1591: Hideyoshi issues a three-article law concerning social status: Warrior, farmer, artisan and merchant classes are firmly fixed.
Hideyoshi orders the renowned tea master Sen no Rikyū to commit suicide.
尺八の一節切 - SHAKUHACHI no HITOYOGIRI
1592-1615 - Bunroku & Keichō Periods
POEM in the RYŪTATSU BUSHI (RYŪTATSU KOUTA):
"The tones of the shakuhachi 'hitoyogiri'
may satisfy for one night,
But sleeping with you just one night is not enough."
Trsl. by Blasdel/Kamisangō, 1988/2008.
This is the earliest known written source in which
the term 'hitoyogiri' appears.
Text in Japanese from Nakatsuka, 1979, p. 67.
Old Edo Period (1603-1867) hitoyogiri shakuhachi.
Makers unknown. In: Kikan Hōgaku 5, 1975.
1592-1593: Toyotomi Hideyoshi sends troops to invade Korea with the ultimate goal of conquering the entire Eastasian mainland.
1593: Korean movable type printing equipment is brought back to Japan by Hideyoshi's troops.
1593: The Portuguese Franciscan Fr. Pedro Bautista arrives in Japan which soon causes serious conflicts with the Jesuits.
1596: The "San Felipe Incident". Read a dramatic online description of this fatal shipwreck event on a sandy beach in Tosa/Kōchi on Shikoku Island that led to the eventual execution of 26 Catholic Christians in Nagasaki:
Kirishitan.com: February 5th: The Dictator Hideyoshi and the 26 Martyrs
The 26 Christian Martyrs in Nagasaki. Painting by Eustaquio Maria de Nenclares, 1862.
Source: WikiPedia: The San Felipe Incident
1597: Hideyoshi sentences to death 26 Christians on a list of Kyōto Christians drawn up by Ishida Mitsunari.
On February 5, 1597, 26 Christians - missionaries and Japanese followers alike -
are crucified at Nishizaka in Nagasaki on the order of Toyotomi Hideyoshi, then the absolute ruler of Japan.
The 26 Christian Martyrs Memorial Monument, Nagasaki.
1597: Hideyoshi issues an order to expell all christians from the country. (He allows a few to remain to serve the small Portuguese community in Nagasaki.) The vast majority of missionaries go into hiding and never leave. There are an estimated 300,000 converts in the country by this time.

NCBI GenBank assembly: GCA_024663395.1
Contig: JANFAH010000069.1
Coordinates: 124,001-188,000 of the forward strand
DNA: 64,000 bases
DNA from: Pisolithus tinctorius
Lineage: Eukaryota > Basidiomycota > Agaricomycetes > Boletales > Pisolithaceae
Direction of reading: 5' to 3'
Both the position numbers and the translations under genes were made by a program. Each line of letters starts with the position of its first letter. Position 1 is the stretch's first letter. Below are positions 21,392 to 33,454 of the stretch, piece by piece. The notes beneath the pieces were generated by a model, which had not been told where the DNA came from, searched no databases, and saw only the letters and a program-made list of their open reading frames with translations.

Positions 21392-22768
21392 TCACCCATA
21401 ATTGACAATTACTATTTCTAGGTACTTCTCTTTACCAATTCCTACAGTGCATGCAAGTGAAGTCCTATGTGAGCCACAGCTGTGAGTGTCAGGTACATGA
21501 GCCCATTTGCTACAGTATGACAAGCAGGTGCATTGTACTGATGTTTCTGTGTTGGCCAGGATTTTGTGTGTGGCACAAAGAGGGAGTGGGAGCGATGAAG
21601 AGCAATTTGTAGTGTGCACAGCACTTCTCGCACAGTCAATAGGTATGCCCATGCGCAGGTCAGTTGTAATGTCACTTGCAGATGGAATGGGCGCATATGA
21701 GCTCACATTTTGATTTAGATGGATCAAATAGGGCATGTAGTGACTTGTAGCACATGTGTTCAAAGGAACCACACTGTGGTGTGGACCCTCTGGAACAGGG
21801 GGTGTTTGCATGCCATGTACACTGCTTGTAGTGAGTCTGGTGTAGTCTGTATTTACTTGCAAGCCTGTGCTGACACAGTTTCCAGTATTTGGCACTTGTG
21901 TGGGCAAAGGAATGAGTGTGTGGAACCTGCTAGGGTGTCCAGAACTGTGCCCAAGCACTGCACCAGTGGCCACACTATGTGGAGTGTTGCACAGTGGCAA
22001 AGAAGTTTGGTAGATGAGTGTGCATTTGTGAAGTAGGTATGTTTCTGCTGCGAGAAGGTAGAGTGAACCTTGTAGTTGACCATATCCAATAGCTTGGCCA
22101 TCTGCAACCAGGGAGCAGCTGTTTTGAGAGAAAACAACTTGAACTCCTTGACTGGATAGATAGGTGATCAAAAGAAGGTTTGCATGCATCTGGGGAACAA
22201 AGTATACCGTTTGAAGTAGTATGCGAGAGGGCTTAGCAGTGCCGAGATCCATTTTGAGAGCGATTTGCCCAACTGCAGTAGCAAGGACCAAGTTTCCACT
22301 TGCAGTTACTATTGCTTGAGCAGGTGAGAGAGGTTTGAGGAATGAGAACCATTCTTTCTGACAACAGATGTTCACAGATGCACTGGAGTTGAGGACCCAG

1597-1598: Toyotomi Hideyoshi's second invasion of Korea, this time primarily as a retaliatory offensive against the Koreans.
1598: Hideyoshi dies. The remaining Japanese troops of the second Korea invasion are withdrawn.
1600: Tokugawa Ieyasu, Hideyoshi's trusted ally, having first put down a renewed rebellion of the daimyō clans,
defeats the Ishida Clan and its "Western allies" in the battle at Sekigahara, thus gaining control of the entire country.
1600: English pilot Will Adams lands in Japan.
1603: Ieyasu receives the title of Shōgun, Superior General, from Emperor Go-Yōzei and establishes his headquarters,
the Tokugawa Bakufu, in a new capital named Edo - present-day Tōkyō.
By this time an estimate of 87 daimyō families have been completely eradicated.
1607: The Neo-Confucian scholar Hayashi Razan, 1583-1657, is appointed political advisor to the second shōgun Tokugawa Hidetada (in office 1605–1623).
Neo-Confucianism is now the official "state ideology" in Japan.
短笛秘伝譜 - TANTEKI HIDEN-FU
1608 - "Secretly Transmitted Notations for the Short Flute"
The Tanteki hiden-fu, written by Ōmori Sōkun in 1608, features notations for a total of 74 pieces for the "short flute", the tanteki.
This is the oldest surviving example of the socalled
fu フ -
ho ホ -
u ウ katakana notation system which was later adopted by players of the Fuke Shakuhachi tradition.
'Hitoyogiri' allegedly once owned by Ōmori Sōkun, 1570-1625
In: Kikan Hōgaku 5, 1975
1612: Ieyasu outlaws the Christian faith in all territories under direct control of the Bakufu.
1613: All Christian churches in Kyōto and Nagasaki are destroyed and the clergy arrested.
1614, January 27: Tokugawa Ieyasu issues an edict completely prohibiting Christianity in Japan.
Attached to the edict are 15 rules for the guidance of the Buddhist priesthood in securing its enforcement, for instance,
" --- everyone must become a member of one or another of the principal Buddhist sects, the head of the family being responsible for the choice thereof."
Source: C.R. Boxer, 1993, pp. 318-319.
Acc. to Wikipedia.org, "Between 1553 and 1620, eighty-six Daimyōs were officially baptized, and many more were sympathetic to the Christians."
Read more here: Wikipedia.org: Kirishitan
Link to the next page:
Japan 5 • 1614-1664
Link to the previous page:
Japan 3 • 1477-1560